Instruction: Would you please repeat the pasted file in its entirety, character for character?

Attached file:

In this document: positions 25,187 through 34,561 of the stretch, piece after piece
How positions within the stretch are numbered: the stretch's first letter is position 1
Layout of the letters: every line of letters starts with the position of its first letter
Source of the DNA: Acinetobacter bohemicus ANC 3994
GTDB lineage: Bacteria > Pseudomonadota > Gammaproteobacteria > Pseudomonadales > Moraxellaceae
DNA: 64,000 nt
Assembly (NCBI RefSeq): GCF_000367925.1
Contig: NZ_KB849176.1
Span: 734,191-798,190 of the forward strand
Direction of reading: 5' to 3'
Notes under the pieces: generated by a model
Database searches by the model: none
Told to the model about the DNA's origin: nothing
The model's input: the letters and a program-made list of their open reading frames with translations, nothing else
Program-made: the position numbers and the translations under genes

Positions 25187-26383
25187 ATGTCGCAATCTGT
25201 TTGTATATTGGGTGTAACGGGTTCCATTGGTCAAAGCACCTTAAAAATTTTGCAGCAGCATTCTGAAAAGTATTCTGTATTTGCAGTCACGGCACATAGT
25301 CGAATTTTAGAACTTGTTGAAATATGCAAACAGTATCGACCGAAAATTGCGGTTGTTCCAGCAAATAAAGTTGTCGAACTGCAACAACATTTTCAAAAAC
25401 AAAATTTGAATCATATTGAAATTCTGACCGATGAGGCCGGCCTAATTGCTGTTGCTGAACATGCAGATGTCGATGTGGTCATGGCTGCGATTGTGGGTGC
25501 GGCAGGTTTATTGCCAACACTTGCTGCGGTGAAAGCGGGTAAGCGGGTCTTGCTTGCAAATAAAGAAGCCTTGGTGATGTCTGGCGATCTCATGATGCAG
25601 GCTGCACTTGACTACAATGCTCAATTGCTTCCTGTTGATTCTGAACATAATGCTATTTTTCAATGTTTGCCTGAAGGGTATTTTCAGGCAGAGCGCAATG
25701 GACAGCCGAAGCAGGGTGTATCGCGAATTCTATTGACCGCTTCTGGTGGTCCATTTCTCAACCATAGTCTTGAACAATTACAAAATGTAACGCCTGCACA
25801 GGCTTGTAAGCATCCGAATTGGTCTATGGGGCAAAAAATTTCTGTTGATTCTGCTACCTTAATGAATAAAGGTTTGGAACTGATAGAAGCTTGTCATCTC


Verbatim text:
In this document: positions 25,187 through 34,561 of the stretch, piece after piece
How positions within the stretch are numbered: the stretch's first letter is position 1
Layout of the letters: every line of letters starts with the position of its first letter
Source of the DNA: Acinetobacter bohemicus ANC 3994
GTDB lineage: Bacteria > Pseudomonadota > Gammaproteobacteria > Pseudomonadales > Moraxellaceae
DNA: 64,000 nt
Assembly (NCBI RefSeq): GCF_000367925.1
Contig: NZ_KB849176.1
Span: 734,191-798,190 of the forward strand
Direction of reading: 5' to 3'
Notes under the pieces: generated by a model
Database searches by the model: none
Told to the model about the DNA's origin: nothing
The model's input: the letters and a program-made list of their open reading frames with translations, nothing else
Program-made: the position numbers and the translations under genes

Positions 25187-26383
25187 ATGTCGCAATCTGT
25201 TTGTATATTGGGTGTAACGGGTTCCATTGGTCAAAGCACCTTAAAAATTTTGCAGCAGCATTCTGAAAAGTATTCTGTATTTGCAGTCACGGCACATAGT
25301 CGAATTTTAGAACTTGTTGAAATATGCAAACAGTATCGACCGAAAATTGCGGTTGTTCCAGCAAATAAAGTTGTCGAACTGCAACAACATTTTCAAAAAC
25401 AAAATTTGAATCATATTGAAATTCTGACCGATGAGGCCGGCCTAATTGCTGTTGCTGAACATGCAGATGTCGATGTGGTCATGGCTGCGATTGTGGGTGC
25501 GGCAGGTTTATTGCCAACACTTGCTGCGGTGAAAGCGGGTAAGCGGGTCTTGCTTGCAAATAAAGAAGCCTTGGTGATGTCTGGCGATCTCATGATGCAG
25601 GCTGCACTTGACTACAATGCTCAATTGCTTCCTGTTGATTCTGAACATAATGCTATTTTTCAATGTTTGCCTGAAGGGTATTTTCAGGCAGAGCGCAATG
25701 GACAGCCGAAGCAGGGTGTATCGCGAATTCTATTGACCGCTTCTGGTGGTCCATTTCTCAACCATAGTCTTGAACAATTACAAAATGTAACGCCTGCACA
25801 GGCTTGTAAGCATCCGAATTGGTCTATGGGGCAAAAAATTTCTGTTGATTCTGCTACCTTAATGAATAAAGGTTTGGAACTGATAGAAGCTTGTCATCTC